Nick Gillespie, on the misdirected zeal of Big Labor trying to up the unemployment rate by upping the minimum wage:
While there is nothing wrong with any job, the simple fact is that nobody is going to get rich—or even comfortably middle class—if his or her main gig is punching the buttons at a McCafe. The skills necessary to work there are simply not that advanced to increase wages exponentially and the entire economy of fast food is based on keeping prices—and by extension, wages—relatively low.
Rather than focus on fast food, it would be smarter to focus where the jobs—and wages—are. There’s something on the order of 3.7 million openings (about the size of the entire minimum wage workforce) in various trades ranging from construction to carpentry to ++electrical to welding. These are jobs that are not only in high demand but pay relatively high wages, often around the median household income of $51,000. Mike Rowe, the former host of the cable show Dirty Jobs, makes a compelling case that these are exactly the sort of gigs that can secure people steady work that allows for advancement and serious benefits.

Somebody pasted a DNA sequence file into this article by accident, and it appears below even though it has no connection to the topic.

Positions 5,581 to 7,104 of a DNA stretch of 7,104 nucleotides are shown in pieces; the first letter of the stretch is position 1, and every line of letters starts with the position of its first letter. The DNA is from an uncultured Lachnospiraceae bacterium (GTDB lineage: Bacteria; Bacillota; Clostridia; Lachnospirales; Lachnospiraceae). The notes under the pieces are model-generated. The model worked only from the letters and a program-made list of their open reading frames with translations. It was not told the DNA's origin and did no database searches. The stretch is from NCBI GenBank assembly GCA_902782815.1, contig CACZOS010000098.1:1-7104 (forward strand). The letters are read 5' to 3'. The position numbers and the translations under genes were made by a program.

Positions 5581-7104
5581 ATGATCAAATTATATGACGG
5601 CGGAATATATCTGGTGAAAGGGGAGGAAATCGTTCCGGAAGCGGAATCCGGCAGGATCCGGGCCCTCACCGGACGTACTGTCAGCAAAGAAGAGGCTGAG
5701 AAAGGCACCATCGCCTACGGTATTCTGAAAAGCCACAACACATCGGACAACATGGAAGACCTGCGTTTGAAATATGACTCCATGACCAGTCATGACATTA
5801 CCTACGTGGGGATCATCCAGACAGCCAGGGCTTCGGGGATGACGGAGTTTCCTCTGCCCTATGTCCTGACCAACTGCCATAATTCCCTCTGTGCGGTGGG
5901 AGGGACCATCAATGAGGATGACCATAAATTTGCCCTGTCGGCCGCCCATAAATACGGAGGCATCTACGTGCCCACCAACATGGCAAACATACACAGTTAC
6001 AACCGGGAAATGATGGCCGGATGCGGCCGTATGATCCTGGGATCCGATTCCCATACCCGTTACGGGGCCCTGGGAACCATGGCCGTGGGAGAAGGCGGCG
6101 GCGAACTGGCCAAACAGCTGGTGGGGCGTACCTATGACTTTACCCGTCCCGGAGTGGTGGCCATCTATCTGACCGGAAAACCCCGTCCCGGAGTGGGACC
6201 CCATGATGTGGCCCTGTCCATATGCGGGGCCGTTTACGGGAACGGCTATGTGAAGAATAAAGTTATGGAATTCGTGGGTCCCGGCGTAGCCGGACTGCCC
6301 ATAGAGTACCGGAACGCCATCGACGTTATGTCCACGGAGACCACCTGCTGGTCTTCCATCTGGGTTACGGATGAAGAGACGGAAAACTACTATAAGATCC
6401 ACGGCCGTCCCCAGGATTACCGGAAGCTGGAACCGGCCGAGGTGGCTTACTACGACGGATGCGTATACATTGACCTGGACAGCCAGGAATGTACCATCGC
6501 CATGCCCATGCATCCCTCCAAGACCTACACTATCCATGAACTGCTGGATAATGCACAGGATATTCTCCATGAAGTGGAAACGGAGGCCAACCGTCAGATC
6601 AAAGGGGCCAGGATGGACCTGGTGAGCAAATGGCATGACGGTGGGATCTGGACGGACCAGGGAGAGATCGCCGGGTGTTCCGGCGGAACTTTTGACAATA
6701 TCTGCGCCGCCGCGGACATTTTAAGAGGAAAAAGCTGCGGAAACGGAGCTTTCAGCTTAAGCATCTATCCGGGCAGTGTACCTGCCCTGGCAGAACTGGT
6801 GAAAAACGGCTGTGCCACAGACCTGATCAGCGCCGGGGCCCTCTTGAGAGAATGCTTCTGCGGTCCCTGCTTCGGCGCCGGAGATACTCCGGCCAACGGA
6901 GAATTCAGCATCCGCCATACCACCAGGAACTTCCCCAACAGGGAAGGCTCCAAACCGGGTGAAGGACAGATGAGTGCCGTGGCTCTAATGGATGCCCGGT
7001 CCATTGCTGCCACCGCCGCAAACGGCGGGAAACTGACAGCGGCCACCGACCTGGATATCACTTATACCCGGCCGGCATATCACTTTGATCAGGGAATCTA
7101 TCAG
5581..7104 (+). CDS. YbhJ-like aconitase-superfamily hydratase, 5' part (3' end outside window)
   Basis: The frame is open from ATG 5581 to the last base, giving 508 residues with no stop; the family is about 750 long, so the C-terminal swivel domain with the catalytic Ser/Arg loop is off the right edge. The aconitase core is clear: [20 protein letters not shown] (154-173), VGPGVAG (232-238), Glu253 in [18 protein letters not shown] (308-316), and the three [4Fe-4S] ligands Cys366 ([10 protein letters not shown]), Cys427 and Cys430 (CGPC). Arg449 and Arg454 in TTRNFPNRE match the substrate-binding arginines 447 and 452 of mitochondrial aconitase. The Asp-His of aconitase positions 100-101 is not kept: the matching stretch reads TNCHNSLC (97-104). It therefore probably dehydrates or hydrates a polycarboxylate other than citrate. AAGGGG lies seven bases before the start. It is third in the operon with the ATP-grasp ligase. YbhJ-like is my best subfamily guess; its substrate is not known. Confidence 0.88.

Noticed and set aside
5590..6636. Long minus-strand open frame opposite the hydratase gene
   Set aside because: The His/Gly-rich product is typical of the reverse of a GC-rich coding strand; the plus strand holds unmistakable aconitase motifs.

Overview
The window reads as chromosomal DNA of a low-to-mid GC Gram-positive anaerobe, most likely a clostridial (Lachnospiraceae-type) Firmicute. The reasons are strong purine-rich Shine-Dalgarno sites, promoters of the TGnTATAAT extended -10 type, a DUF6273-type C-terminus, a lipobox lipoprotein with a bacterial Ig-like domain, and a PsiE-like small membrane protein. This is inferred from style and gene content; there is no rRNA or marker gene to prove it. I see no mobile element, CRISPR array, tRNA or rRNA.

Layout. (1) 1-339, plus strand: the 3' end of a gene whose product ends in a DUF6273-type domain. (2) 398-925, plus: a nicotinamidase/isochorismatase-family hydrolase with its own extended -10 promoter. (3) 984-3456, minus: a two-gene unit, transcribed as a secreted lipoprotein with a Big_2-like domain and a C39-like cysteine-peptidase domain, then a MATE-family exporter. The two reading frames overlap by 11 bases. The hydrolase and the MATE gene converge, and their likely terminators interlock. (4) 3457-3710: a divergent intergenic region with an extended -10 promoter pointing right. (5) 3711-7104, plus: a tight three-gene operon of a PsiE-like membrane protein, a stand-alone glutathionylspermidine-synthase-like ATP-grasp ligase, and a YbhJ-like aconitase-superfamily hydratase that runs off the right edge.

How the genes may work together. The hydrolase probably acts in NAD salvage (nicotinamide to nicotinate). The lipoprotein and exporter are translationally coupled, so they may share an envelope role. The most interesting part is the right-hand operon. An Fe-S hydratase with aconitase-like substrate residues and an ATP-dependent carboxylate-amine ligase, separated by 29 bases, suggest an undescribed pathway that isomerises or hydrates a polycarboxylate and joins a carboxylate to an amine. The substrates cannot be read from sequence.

…Nick goes on to suggest that maybe unions should consider encouraging those jobs. Which is a nice thought, except that the unions in question are pretty much a core component of the Democratic caucus, and it is not in fact in the Democratic party’s best long-term interests to make largely Republican – and largely right-to-work – states look good. True, they already look good – Texas and North Dakota alone are doing yeoman’s work in keeping our economy afloat – but why should the Democratic party’s power elite make those states look even better?
What’s that? “The good of the country?” …How I envy your earnest innocence and generous heart.
PS: I assume that I don’t have to explain to everyone why raising minimum wages can be problematical in a fully-industrialized society with a flair for robotics?